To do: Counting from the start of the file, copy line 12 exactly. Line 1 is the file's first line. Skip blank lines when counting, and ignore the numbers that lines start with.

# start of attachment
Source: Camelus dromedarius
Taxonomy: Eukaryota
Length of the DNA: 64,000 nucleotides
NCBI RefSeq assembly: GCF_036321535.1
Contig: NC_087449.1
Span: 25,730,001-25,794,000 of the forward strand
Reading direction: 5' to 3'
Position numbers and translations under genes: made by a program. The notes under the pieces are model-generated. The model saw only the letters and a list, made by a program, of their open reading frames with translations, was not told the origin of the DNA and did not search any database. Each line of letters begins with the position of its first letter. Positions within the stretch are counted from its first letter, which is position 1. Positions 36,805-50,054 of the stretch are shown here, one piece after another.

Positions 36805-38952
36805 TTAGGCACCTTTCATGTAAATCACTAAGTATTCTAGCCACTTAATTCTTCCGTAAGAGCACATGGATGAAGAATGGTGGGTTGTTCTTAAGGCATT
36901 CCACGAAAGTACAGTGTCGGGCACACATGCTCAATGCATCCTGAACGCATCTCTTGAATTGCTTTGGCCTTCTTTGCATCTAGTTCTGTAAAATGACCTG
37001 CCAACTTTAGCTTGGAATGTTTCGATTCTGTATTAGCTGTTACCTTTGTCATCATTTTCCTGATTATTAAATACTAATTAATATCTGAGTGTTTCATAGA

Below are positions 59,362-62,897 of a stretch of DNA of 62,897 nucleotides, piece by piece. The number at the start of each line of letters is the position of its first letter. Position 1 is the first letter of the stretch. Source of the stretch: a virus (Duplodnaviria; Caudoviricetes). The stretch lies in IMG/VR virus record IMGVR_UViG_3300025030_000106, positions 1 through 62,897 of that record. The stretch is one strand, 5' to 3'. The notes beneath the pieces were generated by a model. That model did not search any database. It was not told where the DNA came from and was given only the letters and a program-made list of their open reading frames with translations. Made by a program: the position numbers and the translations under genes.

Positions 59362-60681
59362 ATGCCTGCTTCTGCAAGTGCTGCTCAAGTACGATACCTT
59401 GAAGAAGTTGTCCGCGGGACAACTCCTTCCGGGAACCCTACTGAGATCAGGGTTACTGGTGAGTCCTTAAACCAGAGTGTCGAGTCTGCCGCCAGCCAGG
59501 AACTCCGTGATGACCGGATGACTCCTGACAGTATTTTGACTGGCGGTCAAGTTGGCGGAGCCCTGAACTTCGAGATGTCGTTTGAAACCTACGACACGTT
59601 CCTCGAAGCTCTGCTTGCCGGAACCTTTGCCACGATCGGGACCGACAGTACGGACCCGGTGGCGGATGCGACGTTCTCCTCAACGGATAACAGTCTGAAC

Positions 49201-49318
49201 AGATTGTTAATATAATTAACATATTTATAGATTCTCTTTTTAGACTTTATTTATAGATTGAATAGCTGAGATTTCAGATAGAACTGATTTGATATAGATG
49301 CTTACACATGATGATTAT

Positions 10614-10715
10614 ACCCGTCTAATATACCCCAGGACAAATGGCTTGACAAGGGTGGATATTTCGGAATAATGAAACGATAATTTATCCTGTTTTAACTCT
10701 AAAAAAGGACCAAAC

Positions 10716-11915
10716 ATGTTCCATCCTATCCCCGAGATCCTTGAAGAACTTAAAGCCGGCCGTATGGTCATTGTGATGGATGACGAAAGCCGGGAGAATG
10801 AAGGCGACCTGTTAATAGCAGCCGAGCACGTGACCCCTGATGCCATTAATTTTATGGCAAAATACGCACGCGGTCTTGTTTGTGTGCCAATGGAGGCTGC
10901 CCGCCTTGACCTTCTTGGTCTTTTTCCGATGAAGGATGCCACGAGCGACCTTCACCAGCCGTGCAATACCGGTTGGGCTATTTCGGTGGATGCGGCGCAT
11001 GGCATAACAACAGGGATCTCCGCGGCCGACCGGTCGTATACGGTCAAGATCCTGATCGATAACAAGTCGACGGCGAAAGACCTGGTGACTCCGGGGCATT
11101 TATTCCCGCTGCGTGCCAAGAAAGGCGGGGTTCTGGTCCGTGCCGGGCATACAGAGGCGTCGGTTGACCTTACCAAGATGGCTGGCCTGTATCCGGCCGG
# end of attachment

37001 CCAACTTTAGCTTGGAATGTTTCGATTCTGTATTAGCTGTTACCTTTGTCATCATTTTCCTGATTATTAAATACTAATTAATATCTGAGTGTTTCATAGA